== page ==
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Why We Should Let Dandelions Grow

May 02, 2016

Bee Colony Collapse, Eating Healthy, Eating Healthy, Honey Bees

Dandelions, the pervasive weeds that warrant appreciative double takes, are usually allowed to grow in one’s yard for a bit until a Saturday comes, the grass gets too high, and the yellow wildflower is then razed down to make a smooth lawn. It’s understandable to want to rid the yard of this weed—no wildflower is more a pain to remove than dandelions with their deep taproots of fire-ant strength, the first flower we see in spring, the last one in autumn, and one always propagating in the unlikeliest of places.

The cockroaches of flowers, albeit more pleasant to look at—but the thing about this wildflower is that, being everywhere and extremely durable, the dandelion is the pollinator’s best friend. And for honeybees specifically, with their globally collapsing colonies, the loss of millions of a nutritious food source is worth talking about.

Honeybees, after spending cold winter months clutching together for warmth, come out of their hives in late March to replenish the honey reserves that fed them all winter. Even if it was a consistent, cold winter forcing the bees to stay inside, they are in dire need to start feeding the entire colony including the new generations of baby bees. When it comes to supply and demand, nothing feeds the large food demands of a honeybee colony like a large supply of dandelions. As the longest lasting wildflower during warm seasons, dandelions are the first source of nectar bees can find, flowering typically from late March to May just as honeybees emerge half-crazed with hunger.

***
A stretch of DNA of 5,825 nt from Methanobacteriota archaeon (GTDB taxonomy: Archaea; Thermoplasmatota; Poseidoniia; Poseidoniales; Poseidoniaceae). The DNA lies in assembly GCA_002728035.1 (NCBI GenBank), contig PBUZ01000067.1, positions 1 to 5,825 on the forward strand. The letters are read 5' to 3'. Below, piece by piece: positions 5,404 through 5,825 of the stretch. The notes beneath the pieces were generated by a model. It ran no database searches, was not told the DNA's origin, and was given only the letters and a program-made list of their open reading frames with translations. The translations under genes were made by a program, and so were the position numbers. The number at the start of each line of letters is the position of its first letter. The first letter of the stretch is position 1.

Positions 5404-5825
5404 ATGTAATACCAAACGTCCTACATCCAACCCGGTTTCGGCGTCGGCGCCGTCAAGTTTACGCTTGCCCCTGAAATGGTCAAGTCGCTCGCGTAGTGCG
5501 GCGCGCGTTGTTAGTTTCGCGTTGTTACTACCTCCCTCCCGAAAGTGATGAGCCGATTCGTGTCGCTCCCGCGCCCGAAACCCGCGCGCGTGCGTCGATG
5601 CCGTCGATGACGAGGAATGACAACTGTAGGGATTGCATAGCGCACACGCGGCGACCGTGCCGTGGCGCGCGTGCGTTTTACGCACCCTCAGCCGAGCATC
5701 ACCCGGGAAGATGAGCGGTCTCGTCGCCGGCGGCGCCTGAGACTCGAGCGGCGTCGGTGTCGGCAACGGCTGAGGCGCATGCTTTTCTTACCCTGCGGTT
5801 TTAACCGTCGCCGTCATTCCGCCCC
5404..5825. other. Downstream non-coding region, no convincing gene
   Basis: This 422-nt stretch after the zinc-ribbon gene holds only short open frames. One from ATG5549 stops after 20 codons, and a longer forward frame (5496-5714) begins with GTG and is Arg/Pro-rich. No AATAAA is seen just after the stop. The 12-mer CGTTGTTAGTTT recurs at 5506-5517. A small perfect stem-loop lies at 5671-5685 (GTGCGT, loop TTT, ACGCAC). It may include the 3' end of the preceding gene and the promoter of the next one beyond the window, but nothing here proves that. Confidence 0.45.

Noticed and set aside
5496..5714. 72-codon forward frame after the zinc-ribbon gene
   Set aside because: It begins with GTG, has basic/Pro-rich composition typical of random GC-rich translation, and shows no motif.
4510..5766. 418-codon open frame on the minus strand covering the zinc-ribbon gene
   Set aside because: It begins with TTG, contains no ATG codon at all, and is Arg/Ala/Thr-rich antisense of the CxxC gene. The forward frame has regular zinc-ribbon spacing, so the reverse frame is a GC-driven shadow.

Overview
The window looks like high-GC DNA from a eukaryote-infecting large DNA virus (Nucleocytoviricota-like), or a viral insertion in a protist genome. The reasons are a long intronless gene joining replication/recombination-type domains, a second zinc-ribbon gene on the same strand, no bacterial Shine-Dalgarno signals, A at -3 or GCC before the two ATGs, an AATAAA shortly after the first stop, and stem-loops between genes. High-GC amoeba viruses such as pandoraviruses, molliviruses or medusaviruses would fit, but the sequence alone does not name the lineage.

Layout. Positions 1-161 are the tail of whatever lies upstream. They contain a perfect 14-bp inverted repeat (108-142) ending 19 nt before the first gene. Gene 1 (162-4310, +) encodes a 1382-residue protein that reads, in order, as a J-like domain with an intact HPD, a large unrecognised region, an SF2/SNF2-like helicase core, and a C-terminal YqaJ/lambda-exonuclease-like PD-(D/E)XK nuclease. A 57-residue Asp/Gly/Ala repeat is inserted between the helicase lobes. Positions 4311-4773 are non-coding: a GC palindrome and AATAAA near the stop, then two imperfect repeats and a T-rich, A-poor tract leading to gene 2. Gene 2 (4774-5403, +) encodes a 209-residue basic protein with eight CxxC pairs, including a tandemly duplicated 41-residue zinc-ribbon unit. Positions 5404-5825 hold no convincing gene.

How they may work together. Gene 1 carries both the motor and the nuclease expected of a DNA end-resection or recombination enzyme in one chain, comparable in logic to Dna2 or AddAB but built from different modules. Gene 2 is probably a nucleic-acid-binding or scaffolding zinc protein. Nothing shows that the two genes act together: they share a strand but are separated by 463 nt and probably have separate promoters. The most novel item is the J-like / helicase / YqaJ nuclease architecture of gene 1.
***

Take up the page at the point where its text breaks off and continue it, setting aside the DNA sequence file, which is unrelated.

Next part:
Dandelion, named after French dent de lion (meaning lion’s tooth for its tooth leaves), contain up to 100 florets atop their stems, each one brimming with nectar and pollen—to be expected of a rampantly seeding and growing plant. These florets are loaded with vitamins and antioxidants, which the bees and other pollinators have likely learned on some level because studies show bees have a natural preference for nutrient-heavy food sources. For no other reason than this weed feeds the creatures who pollinate one third of the food we eat, it wouldn’t hurt to hold off on cutting down tall grass and weeds for a couple of weeks to at least get the bees through that early spring transition.

Honeybees and other pollinators are precious assets worth helping, and laying off the dandelions can certainly help them, but there are other reasons to keep dandelions growing beyond bees. Dandelions are foraging treasure chests—the roots can be ground into a tasty coffee substitute, the flowers can be made into wine, and the sap has been used in the past as a tea to calm stomach problems, colds, and asthma. Rather than heeding this advice just because someone said it’s for the greater good, recognize the resource right under your nose and let the dandelions grow—even if you’re not thinking about the honeybees, you’re still helping them immensely.

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